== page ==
Rachel Maddow, Stephen Colbert Mock Similarities Between Trump Border Claims And 'Sicario' Sequel

In recent weeks, President Donald Trump has repeatedly told of harrowing accounts of migrant women being trafficked in cars across the southern border with their mouths taped shut so they "can't even breathe." But with experts and border officials being so far unable to support the U.S. leader's claims, many are wondering where the U.S. leader has been getting his information.

Recently, commentators have said they believe they may have found the answer, with many pointing out a striking similarity between Trump's more recent talking points in his bid to get his long-promised border wall built and a 2018 Hollywood film, Sicario: Day of the Soldado.

The film, which depicts an escalation of the "drug war" at the U.S.-Mexico border that sees cartels trafficking terrorists into the U.S., appears to show scenes reflecting scenarios similar to the one that Trump has repeatedly described, sometimes in graphic detail.

It also includes a scene in which Muslim prayer rugs are found in the southern desert—a topic that also come up in a recent Trump tweet that saw the U.S. leader share a story from The Washington Examiner citing an unnamed "border rancher."

"Border rancher: 'We've found prayer rugs out here. It's unreal,'" Trump repeated the story's headline in a tweet, before writing: "People coming across the Southern border from many countries, some of which would be a big surprise."

As MSNBC's Rachel Maddow noted on air on Monday evening, both Trump claim are "plot points in the same movie," which, she stressed, "is fiction."

"Now in any normal administration it would be insane to suggest...even joke about the president of the United States seeing stuff in a movie... and maybe thinking it was real—or at least real enough to justify an actual military deployment of thousands of active duty U.S. troops to the border," she said.

However, in Trump's case, Maddow suggested, the president drawing inspiration from an action movie may not be out of the realm of possibility.

The Customs and Border Protection agency has not immediately responded to a request for comment from Newsweek on whether its agents have seen evidence of Trump's graphic claims of bound women being trafficked across the border. However, experts did tell The Washington Post last week that Trump's repeated claims are "divorced from reality."

"I think his statements are completely divorced from reality," said Ashley Huebner, associate director of legal services at the National Immigrant Justice Center. "That's not a fact pattern that we see."

Edna Yang, the assistant executive director of American Gateways, a Texas-based immigration legal services and advocacy organization told the newspaper that she had "no idea" where the "roots" of Trump's stories had formed. "I haven't seen a case like that," she said.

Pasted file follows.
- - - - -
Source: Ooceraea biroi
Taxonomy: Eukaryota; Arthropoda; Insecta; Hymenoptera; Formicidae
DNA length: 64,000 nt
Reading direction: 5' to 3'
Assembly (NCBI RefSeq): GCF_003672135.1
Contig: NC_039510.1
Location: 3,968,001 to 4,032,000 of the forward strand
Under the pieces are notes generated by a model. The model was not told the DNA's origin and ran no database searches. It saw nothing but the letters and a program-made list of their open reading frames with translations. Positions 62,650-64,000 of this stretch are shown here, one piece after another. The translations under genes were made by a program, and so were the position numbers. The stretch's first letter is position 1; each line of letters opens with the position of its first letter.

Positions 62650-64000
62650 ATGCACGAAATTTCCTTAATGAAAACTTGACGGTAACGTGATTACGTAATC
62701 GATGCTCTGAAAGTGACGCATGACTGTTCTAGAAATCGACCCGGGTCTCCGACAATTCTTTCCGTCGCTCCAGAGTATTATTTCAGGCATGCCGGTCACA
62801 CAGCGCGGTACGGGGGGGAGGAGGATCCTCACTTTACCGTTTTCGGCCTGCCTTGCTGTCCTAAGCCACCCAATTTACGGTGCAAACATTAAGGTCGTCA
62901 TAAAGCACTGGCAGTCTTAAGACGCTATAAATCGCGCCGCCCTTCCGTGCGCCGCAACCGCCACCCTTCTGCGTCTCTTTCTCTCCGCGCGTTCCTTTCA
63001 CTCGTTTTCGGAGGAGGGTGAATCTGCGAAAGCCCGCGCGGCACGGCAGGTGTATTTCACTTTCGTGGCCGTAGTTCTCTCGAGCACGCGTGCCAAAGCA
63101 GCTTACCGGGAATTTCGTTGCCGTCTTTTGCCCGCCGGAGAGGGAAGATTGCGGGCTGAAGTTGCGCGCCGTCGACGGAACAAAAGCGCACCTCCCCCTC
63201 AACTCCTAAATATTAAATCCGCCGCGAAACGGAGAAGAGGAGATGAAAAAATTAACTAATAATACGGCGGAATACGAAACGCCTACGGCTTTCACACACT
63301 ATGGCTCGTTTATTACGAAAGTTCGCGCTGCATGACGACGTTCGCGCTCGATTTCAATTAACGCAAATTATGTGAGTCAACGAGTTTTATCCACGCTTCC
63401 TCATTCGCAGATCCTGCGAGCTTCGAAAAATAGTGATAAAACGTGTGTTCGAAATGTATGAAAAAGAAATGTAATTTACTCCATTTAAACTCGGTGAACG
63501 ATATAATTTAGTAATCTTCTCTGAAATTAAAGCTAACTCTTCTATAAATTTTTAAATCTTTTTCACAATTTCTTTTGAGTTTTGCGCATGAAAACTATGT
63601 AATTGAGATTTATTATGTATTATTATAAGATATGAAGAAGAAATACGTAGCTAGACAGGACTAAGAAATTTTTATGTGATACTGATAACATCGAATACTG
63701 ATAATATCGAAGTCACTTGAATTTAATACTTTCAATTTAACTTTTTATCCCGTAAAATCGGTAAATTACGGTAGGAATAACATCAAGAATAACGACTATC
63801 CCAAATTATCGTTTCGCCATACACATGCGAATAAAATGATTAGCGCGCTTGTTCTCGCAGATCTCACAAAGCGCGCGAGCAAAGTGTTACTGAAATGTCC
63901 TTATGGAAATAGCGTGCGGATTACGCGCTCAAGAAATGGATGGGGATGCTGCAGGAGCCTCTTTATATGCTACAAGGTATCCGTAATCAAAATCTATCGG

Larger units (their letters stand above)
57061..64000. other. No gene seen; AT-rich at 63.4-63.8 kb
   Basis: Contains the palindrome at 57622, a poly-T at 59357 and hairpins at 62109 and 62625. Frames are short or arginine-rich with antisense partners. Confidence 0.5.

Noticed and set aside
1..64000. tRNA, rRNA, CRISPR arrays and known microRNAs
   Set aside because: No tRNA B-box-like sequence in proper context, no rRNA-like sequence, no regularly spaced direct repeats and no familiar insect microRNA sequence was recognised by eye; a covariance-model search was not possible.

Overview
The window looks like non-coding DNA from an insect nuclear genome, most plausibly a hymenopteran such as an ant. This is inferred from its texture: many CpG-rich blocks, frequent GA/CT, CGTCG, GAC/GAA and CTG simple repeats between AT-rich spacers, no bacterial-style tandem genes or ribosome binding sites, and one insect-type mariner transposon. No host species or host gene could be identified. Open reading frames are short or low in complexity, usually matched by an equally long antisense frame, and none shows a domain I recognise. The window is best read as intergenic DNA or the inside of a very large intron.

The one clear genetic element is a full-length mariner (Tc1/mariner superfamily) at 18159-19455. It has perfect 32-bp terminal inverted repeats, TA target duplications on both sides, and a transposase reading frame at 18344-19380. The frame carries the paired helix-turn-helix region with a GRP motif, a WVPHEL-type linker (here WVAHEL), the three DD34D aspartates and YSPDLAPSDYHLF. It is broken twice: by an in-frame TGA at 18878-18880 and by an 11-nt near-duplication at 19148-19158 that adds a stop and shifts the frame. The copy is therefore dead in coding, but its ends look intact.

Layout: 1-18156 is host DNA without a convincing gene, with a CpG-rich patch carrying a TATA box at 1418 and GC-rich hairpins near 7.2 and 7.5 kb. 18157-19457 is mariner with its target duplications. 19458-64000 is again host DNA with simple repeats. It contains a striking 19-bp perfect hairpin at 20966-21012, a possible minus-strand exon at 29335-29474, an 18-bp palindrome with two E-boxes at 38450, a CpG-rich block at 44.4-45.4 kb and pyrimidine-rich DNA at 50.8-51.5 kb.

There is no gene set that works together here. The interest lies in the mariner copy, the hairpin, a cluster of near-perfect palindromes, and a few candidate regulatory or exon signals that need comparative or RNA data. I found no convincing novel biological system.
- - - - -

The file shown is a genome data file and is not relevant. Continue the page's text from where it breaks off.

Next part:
Meanwhile, Evangeline Chan, director of the Immigration Law Project at Safe Horizon, an organization dedicated to helping victims of trafficking, said that the president's "representation of how traffickers get their victims into the country just isn't what we're seeing...It is very, very different."

With the situation Trump has been describing at the border appearing to share more similarities with the 2018 Sicario sequel than reality, comedians and critics have latched on to the comparison with late show host Stephen Colbert wondering what other films Trump might be taking inspiration from.

"I'm telling ya, little boys are sneaking aliens in with flying bicycles," Colbert said on Tuesday night, impersonating Trump in a reference to classic film "E.T."

"These aliens are coming here to steal our precious Reese's Pieces."

"We must build a wall out of vibranium slats," Colbert continued, making a reference to a made-up metal from the Marvel universe. "Otherwise we'll be overrun by Crazy, Rich Asians," he said, playing on the title of the 2018 hit film.

The president has yet to provide clarity on where his claims on the situation at the southern border are coming from, while border officials have not offered any concrete confirmation or denial of the president's claims.

Colbert claimed, however, that he knows "exactly where Trump got his information." "It's from the Homeland Immigration Study on Asylum Support Statistics," the late show host joked, before displaying the full acronym for the made-up source: "HIS ASS."

President Donald Trump makes a statement announcing that a deal has been reached to reopen the government through February 15 during an event in the Rose Garden of the White House January 25, 2019 in Washington, D.C. The deal will reopen federal government for three weeks to give lawmakers time to work out a larger immigration and border security deal. Olivier Douliery-Pool/Getty

Updated: The headline of this article has been updated.

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